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Artist: LCD Soundsystem
Date Released: August 2002
Produced By: DFA
- Losing My Edge
- Beat Connection
Review: When music historians analyze the impact of the New York scene's explosion in the early years of the new millennium, the DFA will be regarded as the production team that helped catalyze an entire movement with two now-legendary 12-inches: The Rapture's House of Jealous Lovers and this, LCD Soundsystem's Losing My Edge. James Murphy was still barely a blip on the radar when this first broke, but by the end of 2002 he was a star, and the DFA hasn't looked back since.
Losing My Edge seems simple enough in premise: What for years countless musicians had been alluding to and subtly calling out, Murphy was now doing outright with little more than a simple flip-flop between Murphy's obvious Fall impersonations and a minimalist dance beat in the first half of the song, bleeding from bassline and drumbeats (copped from Killing Joke's "Change") to distorted guitar almost impossibly well into the second half where the vocals turn dance while the song rocks out. All the while, Murphy is explaining how he's lost his relevance and namedropping like few bands before: Can, Suicide, Captain Beefheart, Daft Punk (or was it merely daft punk?), the list of anyone that might've been considered culturally relevant in the last two decades goes on and on for six glorious minutes as Murphy finally sums up with a "You all know what you really want"... And as he says right at the end almost defiantly: "Okay, stop." We do.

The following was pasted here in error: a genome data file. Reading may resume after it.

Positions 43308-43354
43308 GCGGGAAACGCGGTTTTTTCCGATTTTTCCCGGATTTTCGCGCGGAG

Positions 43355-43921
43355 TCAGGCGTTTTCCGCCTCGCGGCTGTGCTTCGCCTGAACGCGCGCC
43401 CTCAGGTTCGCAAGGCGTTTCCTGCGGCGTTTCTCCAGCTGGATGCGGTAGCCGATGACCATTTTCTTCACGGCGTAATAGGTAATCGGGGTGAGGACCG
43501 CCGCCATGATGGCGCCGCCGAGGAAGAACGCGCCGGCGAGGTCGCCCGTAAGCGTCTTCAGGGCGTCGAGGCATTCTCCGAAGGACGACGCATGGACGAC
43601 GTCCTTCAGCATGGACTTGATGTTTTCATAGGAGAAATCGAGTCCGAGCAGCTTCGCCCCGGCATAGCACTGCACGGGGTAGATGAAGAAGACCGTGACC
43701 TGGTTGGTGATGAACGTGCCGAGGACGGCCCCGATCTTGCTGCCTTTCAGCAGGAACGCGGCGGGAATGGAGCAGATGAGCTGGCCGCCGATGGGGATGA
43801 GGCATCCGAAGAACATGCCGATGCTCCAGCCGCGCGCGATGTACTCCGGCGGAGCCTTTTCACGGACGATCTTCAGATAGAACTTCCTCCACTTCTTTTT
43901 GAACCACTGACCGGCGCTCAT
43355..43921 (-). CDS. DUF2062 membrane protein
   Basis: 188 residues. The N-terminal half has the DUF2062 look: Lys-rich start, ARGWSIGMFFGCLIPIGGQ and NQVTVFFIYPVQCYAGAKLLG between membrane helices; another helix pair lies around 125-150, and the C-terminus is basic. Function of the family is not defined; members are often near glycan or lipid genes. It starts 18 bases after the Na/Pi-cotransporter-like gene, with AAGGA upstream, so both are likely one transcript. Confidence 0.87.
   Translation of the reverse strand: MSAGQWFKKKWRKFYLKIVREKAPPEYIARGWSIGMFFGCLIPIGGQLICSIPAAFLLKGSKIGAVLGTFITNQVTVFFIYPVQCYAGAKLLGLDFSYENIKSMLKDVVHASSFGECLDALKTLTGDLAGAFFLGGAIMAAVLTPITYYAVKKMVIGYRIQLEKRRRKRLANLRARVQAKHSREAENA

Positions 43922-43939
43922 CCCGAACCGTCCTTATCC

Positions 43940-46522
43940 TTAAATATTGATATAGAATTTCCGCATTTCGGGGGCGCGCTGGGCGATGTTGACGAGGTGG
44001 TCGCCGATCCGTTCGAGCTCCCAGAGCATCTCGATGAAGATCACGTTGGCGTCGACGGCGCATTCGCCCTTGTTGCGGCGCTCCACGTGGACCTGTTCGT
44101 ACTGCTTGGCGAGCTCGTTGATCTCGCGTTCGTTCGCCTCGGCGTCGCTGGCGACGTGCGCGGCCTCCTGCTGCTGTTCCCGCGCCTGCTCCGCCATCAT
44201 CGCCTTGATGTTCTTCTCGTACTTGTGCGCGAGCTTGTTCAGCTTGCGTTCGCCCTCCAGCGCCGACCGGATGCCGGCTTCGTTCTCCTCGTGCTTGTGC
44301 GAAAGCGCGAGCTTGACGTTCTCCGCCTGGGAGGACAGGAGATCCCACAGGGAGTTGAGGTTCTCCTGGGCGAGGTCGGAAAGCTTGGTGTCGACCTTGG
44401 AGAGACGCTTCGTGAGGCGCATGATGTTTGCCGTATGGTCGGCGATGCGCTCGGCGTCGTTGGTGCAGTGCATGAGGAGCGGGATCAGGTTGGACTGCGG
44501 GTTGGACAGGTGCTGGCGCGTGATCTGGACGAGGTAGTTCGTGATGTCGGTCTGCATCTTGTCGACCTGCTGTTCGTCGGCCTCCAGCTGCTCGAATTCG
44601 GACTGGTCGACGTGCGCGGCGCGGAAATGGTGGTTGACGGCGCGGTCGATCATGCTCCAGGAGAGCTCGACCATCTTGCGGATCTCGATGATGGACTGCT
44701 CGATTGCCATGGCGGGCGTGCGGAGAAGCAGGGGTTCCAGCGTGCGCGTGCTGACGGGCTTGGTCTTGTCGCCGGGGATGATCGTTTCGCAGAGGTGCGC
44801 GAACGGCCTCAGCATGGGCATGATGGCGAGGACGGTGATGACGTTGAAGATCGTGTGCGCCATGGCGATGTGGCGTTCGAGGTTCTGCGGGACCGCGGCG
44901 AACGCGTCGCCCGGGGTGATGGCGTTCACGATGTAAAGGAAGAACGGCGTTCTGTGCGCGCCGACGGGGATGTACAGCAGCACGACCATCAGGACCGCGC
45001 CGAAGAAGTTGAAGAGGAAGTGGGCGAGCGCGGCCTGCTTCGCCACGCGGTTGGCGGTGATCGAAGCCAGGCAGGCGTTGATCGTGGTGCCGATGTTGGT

That's where the b-side "Beat Connection" comes in. If "Losing My Edge" was the novelty that just happened to have great music, "Beat Connection" was the great music, devoid of commentary beyond "the saddest night out in the USA". But with jungle-driven bongos and a phenomenally climactic conclusion, "Beat Connection" was at least the equal of it's a-side and tore up dancefloors in the late summer of '02.
At a time when New York was a focal point of the world's attention for so many other reasons, LCD Soundsystem was a part of the initial wave that helped to make the city as musically relevant as it had ever been with the magic of just two songs. That was all it took to change the entire landscape of indie-rock. Long nights out would never be the same. PMasterson